'Fuzzy math' detracts
from Navy Hill potential
In a recent column, "New arena? Don't think big," Sports Editor Michael Phillips misrepresents the Navy Hill deal’s economic pillars. Despite suggesting “the promises the Navy Hill group is making about the arena are mostly true,” Phillips goes on to state that “building a $620 million arena to generate a guaranteed $900 million in development in Navy Hill seems economically foolish.” His assertion is based on fuzzy math. The new arena is projected to cost $350 million. Phillips inflates that figure to $620 million to show what the bond payback would be over 30 years. To be fair, he should apply the same time value of money principle to the $900 million of immediate investment from the equity partners of Navy Hill. Depending on the interest rate, that figure is worth several billion dollars over the same 30 years. Moreover, the $350 million price tag does not fall on the shoulders of Richmond’s taxpayers. The bondholders bear the financial risk, not the taxpayers.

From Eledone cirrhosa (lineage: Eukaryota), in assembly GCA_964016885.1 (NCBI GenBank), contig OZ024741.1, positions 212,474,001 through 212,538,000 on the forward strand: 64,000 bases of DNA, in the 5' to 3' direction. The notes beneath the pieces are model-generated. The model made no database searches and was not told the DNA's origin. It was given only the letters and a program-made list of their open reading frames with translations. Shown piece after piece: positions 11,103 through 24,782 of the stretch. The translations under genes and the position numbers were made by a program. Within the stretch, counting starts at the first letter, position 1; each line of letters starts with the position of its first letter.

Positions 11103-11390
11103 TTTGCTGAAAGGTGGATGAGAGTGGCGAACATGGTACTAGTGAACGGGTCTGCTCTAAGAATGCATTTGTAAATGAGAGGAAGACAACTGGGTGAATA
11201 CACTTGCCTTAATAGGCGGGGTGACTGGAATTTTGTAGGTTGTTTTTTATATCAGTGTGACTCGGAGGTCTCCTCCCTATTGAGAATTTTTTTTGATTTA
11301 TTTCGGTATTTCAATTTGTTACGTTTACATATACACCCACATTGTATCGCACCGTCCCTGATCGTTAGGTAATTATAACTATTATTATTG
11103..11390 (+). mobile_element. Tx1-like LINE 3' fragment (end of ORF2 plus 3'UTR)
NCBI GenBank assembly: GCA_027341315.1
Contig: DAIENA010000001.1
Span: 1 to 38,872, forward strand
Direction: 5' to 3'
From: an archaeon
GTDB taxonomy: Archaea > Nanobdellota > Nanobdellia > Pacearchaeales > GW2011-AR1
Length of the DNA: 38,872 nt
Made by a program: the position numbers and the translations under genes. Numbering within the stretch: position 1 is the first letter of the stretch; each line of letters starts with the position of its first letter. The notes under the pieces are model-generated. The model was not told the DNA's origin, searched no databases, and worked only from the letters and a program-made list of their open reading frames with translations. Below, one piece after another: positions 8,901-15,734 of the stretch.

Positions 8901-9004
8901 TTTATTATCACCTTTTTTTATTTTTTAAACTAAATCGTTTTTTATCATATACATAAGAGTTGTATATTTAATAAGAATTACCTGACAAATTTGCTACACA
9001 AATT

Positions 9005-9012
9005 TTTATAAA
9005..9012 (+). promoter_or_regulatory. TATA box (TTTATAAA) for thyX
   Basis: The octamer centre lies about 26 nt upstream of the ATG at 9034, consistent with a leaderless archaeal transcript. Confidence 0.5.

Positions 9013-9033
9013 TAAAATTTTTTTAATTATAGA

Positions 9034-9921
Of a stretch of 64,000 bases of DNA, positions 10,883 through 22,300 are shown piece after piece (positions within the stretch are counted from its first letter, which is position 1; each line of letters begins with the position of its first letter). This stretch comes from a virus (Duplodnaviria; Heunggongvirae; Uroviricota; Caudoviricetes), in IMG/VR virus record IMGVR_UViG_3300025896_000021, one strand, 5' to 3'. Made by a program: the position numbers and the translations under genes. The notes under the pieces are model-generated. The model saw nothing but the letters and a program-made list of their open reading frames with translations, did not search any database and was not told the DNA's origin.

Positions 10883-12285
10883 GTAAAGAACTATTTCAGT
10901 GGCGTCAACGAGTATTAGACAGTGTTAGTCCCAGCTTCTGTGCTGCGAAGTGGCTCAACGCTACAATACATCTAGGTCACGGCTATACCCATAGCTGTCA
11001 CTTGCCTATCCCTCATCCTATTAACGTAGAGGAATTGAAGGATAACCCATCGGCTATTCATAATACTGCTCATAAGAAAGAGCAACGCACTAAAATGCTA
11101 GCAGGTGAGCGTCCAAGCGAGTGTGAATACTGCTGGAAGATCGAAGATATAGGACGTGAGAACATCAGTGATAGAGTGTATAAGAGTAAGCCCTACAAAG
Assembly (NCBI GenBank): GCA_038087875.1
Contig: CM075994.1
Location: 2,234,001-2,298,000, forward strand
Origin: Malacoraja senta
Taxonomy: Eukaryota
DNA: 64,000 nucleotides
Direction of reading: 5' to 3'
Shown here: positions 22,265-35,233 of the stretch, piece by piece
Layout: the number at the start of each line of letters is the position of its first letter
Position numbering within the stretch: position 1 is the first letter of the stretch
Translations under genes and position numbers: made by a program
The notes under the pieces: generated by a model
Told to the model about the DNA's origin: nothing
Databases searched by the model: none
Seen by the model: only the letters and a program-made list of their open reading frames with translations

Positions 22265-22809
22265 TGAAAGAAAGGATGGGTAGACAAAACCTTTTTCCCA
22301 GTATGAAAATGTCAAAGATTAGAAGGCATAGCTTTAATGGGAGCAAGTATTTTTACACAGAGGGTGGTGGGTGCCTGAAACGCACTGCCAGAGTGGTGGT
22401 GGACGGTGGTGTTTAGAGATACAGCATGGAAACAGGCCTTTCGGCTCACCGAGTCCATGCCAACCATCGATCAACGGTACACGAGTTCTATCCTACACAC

Even more misguided is Phillips' suggestion that that an art center would be a viable economic engine for downtown Richmond. He cites two successful projects, one in Miami and one in Alexandria, metro areas whose populations eclipse Richmond’s by a multiple of six. As a commercial real estate professional, I’ve tracked deals in Richmond’s downtown for 20 years and can guarantee the chances of landing the uses that wish to co-exist with an art center vs. an arena (500-room Hyatt Hotel, CoStar office complex, 2,500 apartments, VCU multibuilding complex) are about 0.00%. If you want to compare cities that have benefited from a publicly funded project, in addition to Kansas City, check out Allentown, Pa., and Columbus, Ohio, whose city centers have been completely transformed by new arenas.
Navy Hill is a once-in-a-generation opportunity for Richmond’s downtown to compete with cities like Charlotte and Raleigh-Durham. Fuzzy math and impractical alternatives like an art center take the focus off of a thoroughly vetted, economically viable plan.